Monday, November 29, 2004

High Court Weighs High

The Supreme Court heard arguments on California's medical marijuana law today:

A Bush administration lawyer told the justices they would be encouraging people to use potentially harmful marijuana if they were to side with the women.

"If they're right, then I think their analysis would extend to recreational use of marijuana, as well as medical use of marijuana, and would extend to every state in the nation, not just those states that made it lawful," said Paul Clement, acting solicitor general.
Well, no, actually. No more so than the legal use of valium or vicodin encourages the recreational use of such drugs. Such abuse occurs, of course. But most medications can be abused. So it becomes a balancing test (ah, like so many legal questions) - what it's worth to those in need vs. the risk of abuse in those who don't need it. What do the supes think?

Justice Stephen Breyer said the government makes a strong argument that as many as 100,000 sick people use marijuana in California, and "when we see medical marijuana in California, we won't know what it is. Everybody'll say, `Mine is medical.' Certificates will circulate on the black market. We face a mess."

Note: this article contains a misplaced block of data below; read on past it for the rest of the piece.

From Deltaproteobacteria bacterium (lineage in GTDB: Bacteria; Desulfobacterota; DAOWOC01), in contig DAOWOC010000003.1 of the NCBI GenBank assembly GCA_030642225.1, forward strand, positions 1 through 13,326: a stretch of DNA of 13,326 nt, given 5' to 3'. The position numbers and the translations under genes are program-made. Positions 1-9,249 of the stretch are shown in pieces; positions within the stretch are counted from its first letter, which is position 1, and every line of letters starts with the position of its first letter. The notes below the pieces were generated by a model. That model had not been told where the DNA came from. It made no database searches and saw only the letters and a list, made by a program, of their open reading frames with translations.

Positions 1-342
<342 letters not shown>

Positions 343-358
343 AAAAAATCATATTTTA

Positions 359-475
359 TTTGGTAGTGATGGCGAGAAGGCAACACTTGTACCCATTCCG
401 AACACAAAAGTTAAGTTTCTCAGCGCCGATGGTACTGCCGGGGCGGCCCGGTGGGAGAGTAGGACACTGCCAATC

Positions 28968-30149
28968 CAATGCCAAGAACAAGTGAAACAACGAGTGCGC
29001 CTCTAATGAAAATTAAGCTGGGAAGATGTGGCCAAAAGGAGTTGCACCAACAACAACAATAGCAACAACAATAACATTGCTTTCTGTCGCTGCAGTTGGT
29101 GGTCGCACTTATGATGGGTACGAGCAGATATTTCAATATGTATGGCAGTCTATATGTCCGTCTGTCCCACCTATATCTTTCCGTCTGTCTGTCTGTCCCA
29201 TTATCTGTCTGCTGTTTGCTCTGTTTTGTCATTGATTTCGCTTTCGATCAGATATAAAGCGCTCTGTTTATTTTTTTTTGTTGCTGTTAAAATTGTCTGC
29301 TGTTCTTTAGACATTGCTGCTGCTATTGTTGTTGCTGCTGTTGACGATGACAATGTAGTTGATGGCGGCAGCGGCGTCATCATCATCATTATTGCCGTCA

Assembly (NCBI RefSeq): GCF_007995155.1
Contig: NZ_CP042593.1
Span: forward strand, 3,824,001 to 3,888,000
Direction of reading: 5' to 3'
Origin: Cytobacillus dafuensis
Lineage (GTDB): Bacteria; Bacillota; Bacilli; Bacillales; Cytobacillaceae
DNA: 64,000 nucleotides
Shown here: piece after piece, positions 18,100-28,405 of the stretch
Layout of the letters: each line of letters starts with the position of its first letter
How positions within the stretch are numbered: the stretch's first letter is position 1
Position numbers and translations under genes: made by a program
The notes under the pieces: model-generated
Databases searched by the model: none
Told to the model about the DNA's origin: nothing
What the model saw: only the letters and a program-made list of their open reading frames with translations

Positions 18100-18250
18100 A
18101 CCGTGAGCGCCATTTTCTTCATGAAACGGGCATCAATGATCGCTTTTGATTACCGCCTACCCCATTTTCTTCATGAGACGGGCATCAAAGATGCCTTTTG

If pop cultural references are any indication, then anyone who has a) been to college or b) been a teenager, hasn't needed a black market certificate. I'm guessing they don't need to go to that much trouble. I'm in no way making light of drug abuse. My point is simply that if the government believes making pot medically available to those with valid need will have any impact on drug abuse - other than rhetorically - they are, again, doing their best to SOUND like they're waging a war on drugs without actually having to do anything.

Maybe the interstate commerce clause will save California's sovereignty. No, really . . . .

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